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We Appreciate Our Readers' Views!

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Ty Burr said of the Oscar Show: A largely scandal-free event that was just classy enough to avoid being embarrassing and just tacky enough to avoid being boring? Starting the Oscars an hour earlier? Brilliant – do it again next year. What did you think?


Mike B., AZ



Martha C-B. AZ

We watched Dog a while ago and liked it a lot. Channing Tatum is good, as always, and liked how the story unfolded between him and the dog. It was fairly predictable but we enjoyed it and it brought a tear at the end for me too.


Denny G., FL

        There were two movies I thought I'd look into:  Anatomy of a Fall and Zone of Interest, but after reading your latest issue (your comments on one, and Art's on the other) I decided that perhaps time would be better spent watching something else, haha. Looking forward to the (predictable) Oscars Sunday night, and who knows?  Maybe there will be some surprises.  I do miss the days when the ceremony was more fun though (I'm sure you know what I mean).

        Re: Oscars--I had no interest in Poor Things, but now I'm curious.  Loved the "I'm Just Ken" segment, and there were some interesting new takes/spins. (Read our review in this issue.)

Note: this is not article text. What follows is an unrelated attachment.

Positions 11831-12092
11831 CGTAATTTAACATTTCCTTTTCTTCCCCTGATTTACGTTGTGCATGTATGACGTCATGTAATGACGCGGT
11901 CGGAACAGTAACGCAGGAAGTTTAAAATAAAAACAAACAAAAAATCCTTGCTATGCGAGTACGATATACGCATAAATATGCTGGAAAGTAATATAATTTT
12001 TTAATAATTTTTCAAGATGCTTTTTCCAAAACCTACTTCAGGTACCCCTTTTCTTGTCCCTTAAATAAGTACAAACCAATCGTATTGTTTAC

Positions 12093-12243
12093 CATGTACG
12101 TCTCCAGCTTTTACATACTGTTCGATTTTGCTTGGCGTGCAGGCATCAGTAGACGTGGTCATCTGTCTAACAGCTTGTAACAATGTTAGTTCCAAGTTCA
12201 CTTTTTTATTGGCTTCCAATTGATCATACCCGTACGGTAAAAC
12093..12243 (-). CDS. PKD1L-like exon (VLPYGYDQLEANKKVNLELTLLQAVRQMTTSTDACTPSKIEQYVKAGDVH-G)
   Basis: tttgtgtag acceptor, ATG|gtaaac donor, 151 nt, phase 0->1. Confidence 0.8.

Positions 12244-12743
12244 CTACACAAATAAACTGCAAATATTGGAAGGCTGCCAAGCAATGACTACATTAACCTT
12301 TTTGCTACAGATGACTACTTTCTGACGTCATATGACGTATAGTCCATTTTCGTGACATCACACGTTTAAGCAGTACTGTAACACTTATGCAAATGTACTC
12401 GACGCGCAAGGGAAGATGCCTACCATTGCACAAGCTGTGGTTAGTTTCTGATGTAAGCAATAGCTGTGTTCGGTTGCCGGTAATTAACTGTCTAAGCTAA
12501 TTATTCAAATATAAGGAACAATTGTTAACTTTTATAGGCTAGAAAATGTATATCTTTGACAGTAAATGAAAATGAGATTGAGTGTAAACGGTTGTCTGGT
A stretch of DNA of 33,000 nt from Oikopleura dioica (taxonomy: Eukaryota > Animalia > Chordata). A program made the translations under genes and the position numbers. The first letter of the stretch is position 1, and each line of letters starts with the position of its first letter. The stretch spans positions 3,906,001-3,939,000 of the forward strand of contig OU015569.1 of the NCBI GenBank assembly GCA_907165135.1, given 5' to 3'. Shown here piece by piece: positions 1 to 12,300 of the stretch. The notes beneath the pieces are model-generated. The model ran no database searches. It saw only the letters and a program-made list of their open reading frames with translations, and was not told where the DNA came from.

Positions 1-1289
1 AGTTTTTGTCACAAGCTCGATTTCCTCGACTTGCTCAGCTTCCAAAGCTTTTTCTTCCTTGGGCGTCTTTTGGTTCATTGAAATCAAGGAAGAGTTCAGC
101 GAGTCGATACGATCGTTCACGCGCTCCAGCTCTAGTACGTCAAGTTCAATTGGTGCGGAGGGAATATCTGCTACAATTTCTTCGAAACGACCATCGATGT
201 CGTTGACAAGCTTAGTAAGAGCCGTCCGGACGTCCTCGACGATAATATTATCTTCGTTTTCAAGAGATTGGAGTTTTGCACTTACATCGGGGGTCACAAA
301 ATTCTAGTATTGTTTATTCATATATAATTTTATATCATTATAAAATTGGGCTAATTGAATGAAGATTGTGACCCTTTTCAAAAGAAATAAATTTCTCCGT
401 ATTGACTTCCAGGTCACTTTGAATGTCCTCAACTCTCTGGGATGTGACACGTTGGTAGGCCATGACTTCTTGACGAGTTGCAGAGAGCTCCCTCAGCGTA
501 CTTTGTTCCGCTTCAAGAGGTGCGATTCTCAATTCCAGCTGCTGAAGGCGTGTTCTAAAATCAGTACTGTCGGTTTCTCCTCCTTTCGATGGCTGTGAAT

Hope I'll be able to contribute next time.  Wow - no movies rated an "A"  - that was a surprise!  As always, your reviews are my "Go to!"


Holly V., IL

On your recommendation I watched The Elephant Queen.  What a remarkable movie.  Thank you.


Ginger H., IN

I absolutely love reading your reviews! Nothing has changed as far as my contact information


Dolly G., AZ

I appreciate your reviews.  Am curious your feelings about  Zone of Interest about the Nazi family living the ideal life on the other side of the wall of a concentration camp starring the same actress from Anatomy of a Fall.


Edith K., IL

Enjoy the show (Oscars). I have so many fond memories of your wonderful parties.


Lee M., AZ

Thank you for all the great info regarding movies.


Lorel A., IL

I look forward to the April Movie Views!

Judy J. CA

       I just saw I Am Women, a biopic about Helen Reddy. I enjoyed it, but did not remember her.

       Last night’s film was an 2004 Icelandic film The Sea Gulls Are Laughing.  It had subtitles, which I find hard to read in Merrill Gardens “theater.” Most of our foreign firms are in English, It was set in the post WWII era in Iceland.  Like the Norwegians, they drink a lot of coffee.


Art S., IN

I always enjoy your movie reviews, even when the films don't rate a high grade.

      I'll be watching the presentation of the Academy Awards on Sunday night, as I have every year since forever. Really, we used to gather around the old Phico radio and listen long before they were ever on TV. I haven't seen as many movies as I did before the pandemic, but here are my predictions for 21 of the top 23 awards:

Actor in a Leading Role Cillian Murphy in Oppenheimer

Actor in a Supporting Role Robert Downey, Jr. in Oppenheimer

Actress in a Leading Role Lily Gladstone in Killers/Flower Moon

Actress in a Supp. Role Da'Vine Joy Randolph, Holdovers

Cinematography Hoyte van Hoytema, Oppenheimer

Director Christopher Nolan, Oppenheimer

Costume Design Jacqueline Durran, Barbie

Best Animated Feature Film The Boy and the Heron

Best Documentary  20 Days in Mariupol

Film Editing Jennifer Lame, Oppenheimer

Best International Feature Film The Zone of Interest

Makeup and Hairstyling Maestro

Music--Original Score Oppenheimer

Music--Original Song What Was I Made For? Barbie (Billie Eilish)